When he was only 12, William Ernest Henley contracted tuberculosis of the bone. Eventually his left foot had to be amputated just below the knee. He spent many years in and out of hospital because the disease also infected his right foot, but he refused to have it amputated as well. He was eventually discharged from hospital after being treated by the famous surgeon Joseph Lister in 1875. When he died in 1903, Henley was only two years younger than I am now. Despite his condition, during one of his lengthy stays in hospital, Henley wrote the poem below. He called it Invictus.
The word means “unconquerable”. Soon it will reverberate throughout South Africa and the world when the Clint Eastwood movie by that name is released. Read the poem as many times as you can before seeing the movie. Memorise it, if you can. It saved my life once. It might do the same for you.
OUT of the night that covers me,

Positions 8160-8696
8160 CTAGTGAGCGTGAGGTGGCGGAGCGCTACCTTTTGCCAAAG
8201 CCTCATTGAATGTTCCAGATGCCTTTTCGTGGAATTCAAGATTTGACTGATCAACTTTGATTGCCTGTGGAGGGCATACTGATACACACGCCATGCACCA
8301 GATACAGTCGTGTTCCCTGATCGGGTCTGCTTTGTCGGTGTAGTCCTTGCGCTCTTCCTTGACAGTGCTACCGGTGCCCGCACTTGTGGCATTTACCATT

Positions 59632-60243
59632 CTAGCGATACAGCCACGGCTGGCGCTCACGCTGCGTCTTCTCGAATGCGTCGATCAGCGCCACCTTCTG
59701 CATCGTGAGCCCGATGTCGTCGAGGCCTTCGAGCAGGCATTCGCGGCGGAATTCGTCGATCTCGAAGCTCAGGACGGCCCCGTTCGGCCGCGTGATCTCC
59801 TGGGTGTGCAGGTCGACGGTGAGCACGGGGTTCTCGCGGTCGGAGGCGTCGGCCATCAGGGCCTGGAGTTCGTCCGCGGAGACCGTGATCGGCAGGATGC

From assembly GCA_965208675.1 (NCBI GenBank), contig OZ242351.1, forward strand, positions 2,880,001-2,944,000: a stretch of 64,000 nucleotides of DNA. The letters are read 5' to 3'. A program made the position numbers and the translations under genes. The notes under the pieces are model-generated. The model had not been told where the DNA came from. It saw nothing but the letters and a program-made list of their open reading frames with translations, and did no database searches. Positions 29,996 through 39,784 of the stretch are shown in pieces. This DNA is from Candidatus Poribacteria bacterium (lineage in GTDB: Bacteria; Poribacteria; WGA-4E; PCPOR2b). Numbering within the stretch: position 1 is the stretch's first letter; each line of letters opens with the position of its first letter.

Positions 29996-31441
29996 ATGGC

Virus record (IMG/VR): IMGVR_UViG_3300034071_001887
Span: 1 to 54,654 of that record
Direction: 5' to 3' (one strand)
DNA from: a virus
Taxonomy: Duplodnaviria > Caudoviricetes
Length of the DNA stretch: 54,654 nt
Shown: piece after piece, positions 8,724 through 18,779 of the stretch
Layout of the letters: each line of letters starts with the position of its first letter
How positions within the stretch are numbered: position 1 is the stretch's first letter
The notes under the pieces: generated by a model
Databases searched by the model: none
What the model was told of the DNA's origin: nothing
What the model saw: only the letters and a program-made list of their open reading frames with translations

Black as the Pit from pole to pole,
I thank whatever gods may be
For my unconquerable soul.
In the fell clutch of circumstance
I have not winced nor cried aloud.
Under the bludgeonings of chance
My head is bloody, but unbowed.
Beyond this place of wrath and tears
Looms but the Horror of the shade,
And yet the menace of the years
Finds and shall find me unafraid.
It matters not how strait the gate,
How charged with punishments the scroll
I am the master of my fate:
I am the captain of my SOUL.
Think about Henley’s words — think about what they mean, to you, to us, to our times. Enjoy the movie. I plan to.